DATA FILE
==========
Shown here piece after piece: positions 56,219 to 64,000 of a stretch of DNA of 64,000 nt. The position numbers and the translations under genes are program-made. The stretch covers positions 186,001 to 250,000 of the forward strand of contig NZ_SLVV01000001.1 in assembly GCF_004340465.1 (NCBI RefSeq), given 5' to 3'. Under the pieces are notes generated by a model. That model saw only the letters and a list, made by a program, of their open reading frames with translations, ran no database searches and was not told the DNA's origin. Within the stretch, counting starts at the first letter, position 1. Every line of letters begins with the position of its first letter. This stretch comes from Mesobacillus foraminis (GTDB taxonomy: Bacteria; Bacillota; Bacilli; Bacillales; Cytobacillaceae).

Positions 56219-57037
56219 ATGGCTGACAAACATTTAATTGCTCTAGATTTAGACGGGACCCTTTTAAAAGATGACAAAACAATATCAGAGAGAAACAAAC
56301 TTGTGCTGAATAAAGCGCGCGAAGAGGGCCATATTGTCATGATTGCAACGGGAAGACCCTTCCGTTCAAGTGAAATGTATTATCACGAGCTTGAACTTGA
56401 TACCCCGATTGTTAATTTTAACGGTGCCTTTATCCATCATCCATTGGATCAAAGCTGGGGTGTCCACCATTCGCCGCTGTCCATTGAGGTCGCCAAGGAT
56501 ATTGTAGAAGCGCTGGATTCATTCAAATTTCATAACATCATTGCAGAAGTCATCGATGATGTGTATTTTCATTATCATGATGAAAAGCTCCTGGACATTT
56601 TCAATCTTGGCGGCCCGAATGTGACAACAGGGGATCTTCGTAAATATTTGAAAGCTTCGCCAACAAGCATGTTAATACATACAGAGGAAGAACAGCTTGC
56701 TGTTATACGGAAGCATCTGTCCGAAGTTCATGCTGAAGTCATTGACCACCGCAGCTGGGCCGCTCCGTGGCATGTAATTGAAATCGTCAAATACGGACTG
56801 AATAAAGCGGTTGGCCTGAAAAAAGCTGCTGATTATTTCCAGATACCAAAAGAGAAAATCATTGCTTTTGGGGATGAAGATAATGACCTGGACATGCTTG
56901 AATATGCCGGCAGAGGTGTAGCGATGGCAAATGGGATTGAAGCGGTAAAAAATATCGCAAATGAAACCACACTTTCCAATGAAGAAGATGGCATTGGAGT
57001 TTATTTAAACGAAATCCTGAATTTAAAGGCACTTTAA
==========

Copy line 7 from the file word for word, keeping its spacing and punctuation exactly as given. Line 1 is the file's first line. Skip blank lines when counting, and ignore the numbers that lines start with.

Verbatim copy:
56601 TCAATCTTGGCGGCCCGAATGTGACAACAGGGGATCTTCGTAAATATTTGAAAGCTTCGCCAACAAGCATGTTAATACATACAGAGGAAGAACAGCTTGC